How to get a good picture on someone else's developments


My customer had the feeling that his former partner had done some "not-standard" developments in his  database, and he wanted to get a clear picture about this. Therefore, he contacted our company to do a 1  day investigation of the custom developments in his database, to get a picture on what is wrong, and  what should be done.


Here is a little description on how I do this, which might be useful to y'all.


Some considerations:

  • Everyone can change the modified flag. This means that when you filter "modified=yes", you're  never sure you got all modified objects.
  • Not everyone documents their code. This means you can't rely on documentation either.


This in consideration, I just compare every object to the base version. And guess what ... there is a rather  quick way to do that.


First of all you have to determine the base version.

First of all, click Help / About.  It could be that the client had an runtime upgrade, so be careful.  You  should interprete the version that is NOT between brackets (between brackets is the client version).  The  part that is NOT between brackets should be the database version.  Actually, it executes the code of CU1,  trigger "ApplicationVersion".  Sidenote: this trigger should always be changed when doing a full upgrade!   Also, this trigger should ONLY be changed when doing a full upgrade.

You see that only checking the "about" isn't enough.

What I also do is checking the version list of some base objects, like:

  • Codeunit 80, 90, 12
  • Table 17, 18, 32

The version is usually something like: NAVW14.00.  This is a 4.0 (no SP).  E.g. NAVW14.00.02 would be a  4.00SP2.

If you got all this info, I think you get a pretty good idea of what version the base version is.


Second, you export EVERY object to text from both the customized version and the base version.  After  that, you split the files with one of the many split file tools that you can download on the forums.  Here is  a link: .


I use the Arasis Merge to compare my files. 

Why?  Because it is not only possible to do a three way compare and merge (not interesting for this topic,  but very interesting for merge-jobs), but it has also a reporting functionality, where you can create an  HTML report based on the changed that it finds between the files of two folders.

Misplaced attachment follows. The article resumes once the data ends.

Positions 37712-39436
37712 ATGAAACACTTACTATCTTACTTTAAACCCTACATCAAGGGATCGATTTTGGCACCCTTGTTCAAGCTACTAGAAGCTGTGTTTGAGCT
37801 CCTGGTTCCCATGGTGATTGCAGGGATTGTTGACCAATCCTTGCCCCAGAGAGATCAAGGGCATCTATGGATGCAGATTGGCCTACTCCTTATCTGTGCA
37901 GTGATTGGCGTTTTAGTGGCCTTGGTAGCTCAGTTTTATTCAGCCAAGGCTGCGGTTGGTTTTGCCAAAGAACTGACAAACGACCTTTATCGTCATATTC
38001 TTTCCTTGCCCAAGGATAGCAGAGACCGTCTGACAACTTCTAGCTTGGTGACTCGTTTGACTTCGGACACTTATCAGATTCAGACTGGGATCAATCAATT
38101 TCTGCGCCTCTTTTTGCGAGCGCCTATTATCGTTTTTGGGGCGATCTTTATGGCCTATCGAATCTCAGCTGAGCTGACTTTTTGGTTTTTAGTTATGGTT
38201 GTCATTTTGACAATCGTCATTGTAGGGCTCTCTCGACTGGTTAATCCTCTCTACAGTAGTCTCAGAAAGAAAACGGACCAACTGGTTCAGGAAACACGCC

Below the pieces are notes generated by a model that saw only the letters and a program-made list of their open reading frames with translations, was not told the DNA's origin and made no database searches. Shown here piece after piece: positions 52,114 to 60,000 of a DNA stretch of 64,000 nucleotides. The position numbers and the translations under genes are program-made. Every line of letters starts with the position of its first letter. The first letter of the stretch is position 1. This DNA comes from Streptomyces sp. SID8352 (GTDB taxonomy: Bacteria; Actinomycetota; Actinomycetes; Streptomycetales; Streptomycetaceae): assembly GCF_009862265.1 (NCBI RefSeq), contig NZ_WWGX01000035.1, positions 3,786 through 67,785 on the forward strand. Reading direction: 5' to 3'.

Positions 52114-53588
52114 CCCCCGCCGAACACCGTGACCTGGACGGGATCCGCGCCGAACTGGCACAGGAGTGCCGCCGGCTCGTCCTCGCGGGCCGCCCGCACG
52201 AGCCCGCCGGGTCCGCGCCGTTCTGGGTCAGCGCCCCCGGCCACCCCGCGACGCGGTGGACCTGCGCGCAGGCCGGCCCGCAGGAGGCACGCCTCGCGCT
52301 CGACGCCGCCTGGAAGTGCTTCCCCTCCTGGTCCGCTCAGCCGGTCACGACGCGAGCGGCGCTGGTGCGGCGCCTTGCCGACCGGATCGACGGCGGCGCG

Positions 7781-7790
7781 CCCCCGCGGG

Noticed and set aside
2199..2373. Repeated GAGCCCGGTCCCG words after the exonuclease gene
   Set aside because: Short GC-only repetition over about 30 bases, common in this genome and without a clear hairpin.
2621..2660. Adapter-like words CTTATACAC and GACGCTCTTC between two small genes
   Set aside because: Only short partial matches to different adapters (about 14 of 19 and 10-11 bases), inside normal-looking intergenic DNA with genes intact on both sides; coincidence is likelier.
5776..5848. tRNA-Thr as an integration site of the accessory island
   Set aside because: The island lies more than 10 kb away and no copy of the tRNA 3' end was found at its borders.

When you run the report for your two folders, you get a summery like this:



Doesn't look exciting yet, except for point 2, I think.


BUT, furthermore, there is an HTML summery report where you can drill down till code level what the changes are.  So you get a list like this:



The blue lines are the objects that are changed.  If you click on such a line, you get a report which summerizes the changes in that file only:



And also a detail like:




It is very easy to drill down from overall level to code level.


This way, it's quite easy to get a picture of:

  • All customizations in all objects
  • The way it was coded
  • The way it was documented
  • The kind of functionalities that were created
  • The way that "standard NAV methodology" was used (TEST NEAR, TEST FAR, DO IT, CLEAN UP)
  • ...


Kind regards,


Eric Wauters

Comment List
  • Since I don't normally do the actual work of merging, Smile but just need to see what has been done before and after, I think for me this Araxis look ideal.

  • I agree with Erik.

    For big merges, I use dev toolkit or mergetool ... for merging a few objects or comparing databases (where this blogpost was about), I always use araxis.

    And indeed, you should be able to buy shares of Araxis ;)

  • I don't think you can by shares now:

    "Araxis Ltd is based in the Isle of Man, British Isles, and is a privately held company. Araxis is entirely self-funding and self-sustaining"...

    But if one could, I think I would have bought some a few years ago!

  • I like the drilldown, I might just give Araxis a try. Can I buy shares somewhere first though?

  • Hey Waldo, are you a NAV MVP or an Axarix MVP?

    Great post!

  • I've been using Araxis for 5 years now and it's a great tool.  But I can see I'm not such a heavy user as you. In general I always use Per Mogensen's MergeTool for a full merge and compare in connection with upgrades. It's using a three tier model, where you have the old base, the new base and the modified version of the customer. It's basically the same model as the NAV Developers Toolkit, but that's not so strange, as they simply copied his mergetool (he developed it when he used to work for Navision) and used it as the base for the Developers Toolkit. They even copied the errors that used to be in the Mergetool! But what I like with the Mergetool is that it's giving you the semi-automatic merge, where it's basically merging most of your objects automatically, and you only have to deal about the ones with bigger conflicts.

    Araxis I usually use if I only have a few objects I need to compare, and with the three column view you can actually still do some nice manual merges.

  • I use the developers toolkit for the same task. I compare the objects of a client database with the standard one that comes with the clients version.

  • Hey great post. This Araxis looks great.